Written sources record that Adrian von Bubenberg came on a pilgrimage to the Holy Land in 1466. More than five centuries later, in a research project documenting pilgrims’ inscriptions, Michael Chernin and Shai Halevi of the Israel Antiquities Authority discovered graffiti of his name and family emblem on a wall in the “King David Tomb Complex” on Mount Zion, Jerusalem. The research results were presented yesterday at the joint conference of the Israel Antiquities Authority, the Hebrew University, and Tel Aviv University on “New Archaeological Studies in Jerusalem and the Vicinity.”

The Israel Antiquities Authority archaeologists carrying out the archaeological survey on Mount Zion were not expecting to discover a graffiti inscription of Knight Adrian von Bubenberg, one of the admired heroes of Switzerland.

The Israel Antiquities Authority Jerusalem Region has recently been carrying out a unique project in the “King David Tomb Complex” on Mount Zion, focusing on documenting graffiti and ancient inscriptions left on the walls by Christian and Muslim pilgrims. They have revealed more than 40 inscriptions in different languages and the family emblems of medieval knights. The decipherment of the hidden graffiti was made possible by advanced technological methods developed by the Israel Antiquities Authority to research the Judean Desert scrolls. These technologies, using multispectral photography and different wavelengths invisible to the human eye, bring inscriptions that have faded and erased over the years to light.

“In the Mamluk period, between 1332–1551, the building complex adjacent to the traditional Tomb of King David was owned by the Monks of the Franciscan Catholic Order,” said Michael Chernin and Shai Halevi of the Israel Antiquities Authority, who leads the project. “The building served as a monastery and a hostel for the western pilgrims, who left their mark on the walls. Technological methods developed today enable reading the faded inscriptions.”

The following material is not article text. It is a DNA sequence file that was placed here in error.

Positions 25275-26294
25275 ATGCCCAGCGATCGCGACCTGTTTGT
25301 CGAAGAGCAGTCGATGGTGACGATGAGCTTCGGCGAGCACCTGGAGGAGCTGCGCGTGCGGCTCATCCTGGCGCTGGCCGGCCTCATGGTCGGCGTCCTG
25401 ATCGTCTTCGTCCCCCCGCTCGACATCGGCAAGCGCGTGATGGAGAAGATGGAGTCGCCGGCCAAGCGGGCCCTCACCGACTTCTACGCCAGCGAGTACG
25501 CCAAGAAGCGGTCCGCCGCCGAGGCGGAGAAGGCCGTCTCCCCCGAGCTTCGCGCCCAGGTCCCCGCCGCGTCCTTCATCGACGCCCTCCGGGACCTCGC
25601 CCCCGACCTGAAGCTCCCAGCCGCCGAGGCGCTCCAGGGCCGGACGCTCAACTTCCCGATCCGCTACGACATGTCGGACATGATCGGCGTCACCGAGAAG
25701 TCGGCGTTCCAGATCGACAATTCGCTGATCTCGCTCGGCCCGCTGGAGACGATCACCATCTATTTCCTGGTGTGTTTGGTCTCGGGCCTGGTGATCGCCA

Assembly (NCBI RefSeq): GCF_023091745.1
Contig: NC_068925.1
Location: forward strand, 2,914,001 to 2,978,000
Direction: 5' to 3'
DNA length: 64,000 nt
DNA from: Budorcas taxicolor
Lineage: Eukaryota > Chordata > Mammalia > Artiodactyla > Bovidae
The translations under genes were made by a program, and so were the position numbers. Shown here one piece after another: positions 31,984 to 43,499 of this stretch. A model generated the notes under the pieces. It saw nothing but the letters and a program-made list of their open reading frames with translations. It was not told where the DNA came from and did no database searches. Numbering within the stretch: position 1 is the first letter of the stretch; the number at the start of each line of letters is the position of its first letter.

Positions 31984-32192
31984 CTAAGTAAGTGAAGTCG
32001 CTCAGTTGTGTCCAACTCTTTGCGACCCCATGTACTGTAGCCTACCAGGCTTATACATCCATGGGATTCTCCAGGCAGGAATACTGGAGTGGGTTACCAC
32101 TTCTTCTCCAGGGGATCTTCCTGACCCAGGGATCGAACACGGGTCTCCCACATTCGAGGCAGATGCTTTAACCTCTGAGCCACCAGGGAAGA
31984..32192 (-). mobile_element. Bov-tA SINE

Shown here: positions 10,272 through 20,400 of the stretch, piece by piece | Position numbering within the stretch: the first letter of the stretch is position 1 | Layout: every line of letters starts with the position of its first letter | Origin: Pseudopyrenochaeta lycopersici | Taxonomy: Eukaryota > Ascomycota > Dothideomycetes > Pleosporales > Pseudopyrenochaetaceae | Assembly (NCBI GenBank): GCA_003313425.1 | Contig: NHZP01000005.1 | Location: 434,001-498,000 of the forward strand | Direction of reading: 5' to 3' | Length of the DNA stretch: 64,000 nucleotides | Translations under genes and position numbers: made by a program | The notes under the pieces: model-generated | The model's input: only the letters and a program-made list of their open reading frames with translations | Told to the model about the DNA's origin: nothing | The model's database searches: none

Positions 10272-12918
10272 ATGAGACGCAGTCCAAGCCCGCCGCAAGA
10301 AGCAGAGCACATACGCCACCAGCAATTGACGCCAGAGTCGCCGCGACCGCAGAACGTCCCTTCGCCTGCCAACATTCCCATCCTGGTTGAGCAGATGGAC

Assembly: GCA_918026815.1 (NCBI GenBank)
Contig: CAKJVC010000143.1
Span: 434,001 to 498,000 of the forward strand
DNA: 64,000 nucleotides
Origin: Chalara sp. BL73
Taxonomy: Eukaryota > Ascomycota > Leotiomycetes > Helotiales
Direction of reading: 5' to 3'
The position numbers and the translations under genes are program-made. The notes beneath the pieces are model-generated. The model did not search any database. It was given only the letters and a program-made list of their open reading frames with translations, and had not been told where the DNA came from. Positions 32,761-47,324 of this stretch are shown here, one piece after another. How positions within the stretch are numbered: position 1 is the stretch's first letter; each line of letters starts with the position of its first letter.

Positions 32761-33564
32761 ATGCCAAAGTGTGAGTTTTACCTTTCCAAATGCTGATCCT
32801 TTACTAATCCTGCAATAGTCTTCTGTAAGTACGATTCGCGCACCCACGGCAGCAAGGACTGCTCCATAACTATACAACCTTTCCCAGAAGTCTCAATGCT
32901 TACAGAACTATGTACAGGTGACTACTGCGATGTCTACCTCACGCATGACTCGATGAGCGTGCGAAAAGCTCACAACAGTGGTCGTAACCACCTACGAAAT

Amongst the inscriptions and graffiti, the researchers were stunned to discover a charcoal inscription with the name and the heraldic emblem of the family of Adrian von Bubenberg, a Swiss military man and politician from the 15th century, admired to this day as a Swiss National hero. Von Bubenberg was born to a noble family in 1424. After long service as Mayor of Bern, he gained fame in 1476 when he led the Swiss Confederate army in the Battle of Murten and defeated the army of Charles the Bold, Duke of Burgundy, who threatened the independence of Switzerland. Following this glorious victory over one of the strongest armies in Europe, the Swiss soldiers gained prestige as fierce fighters who did not fear more powerful enemies. This reputation enabled Switzerland to maintain its independence amongst more extensive and aggressive neighboring states until modern times.

After he died in 1479, and in gratitude for his protection of Bern and Switzerland, von Bubenberg was buried in a place of honor in the Cathedral of Bern. A statue of Adrian von Bubenberg adorns one of the central squares of Bern, and many streets in Swiss cities are named after him. Since his son, Adrian (II) von Bubenberg (1458–1501), also visited Jerusalem, it is impossible to determine whether father or son wrote his name. Still, the discovery of the Israel Antiquities Authority researchers provides direct evidence for the connection between medieval Switzerland and Jerusalem.

Eli Escusido, Director of the Israel Antiquities Authority: “The research carried out in Jerusalem embraces religions and cultures worldwide. Believers, pilgrims, and visitors seeking to contact sanctified Jerusalem left traces that the Israel Antiquities Authority researchers reveal and record daily.”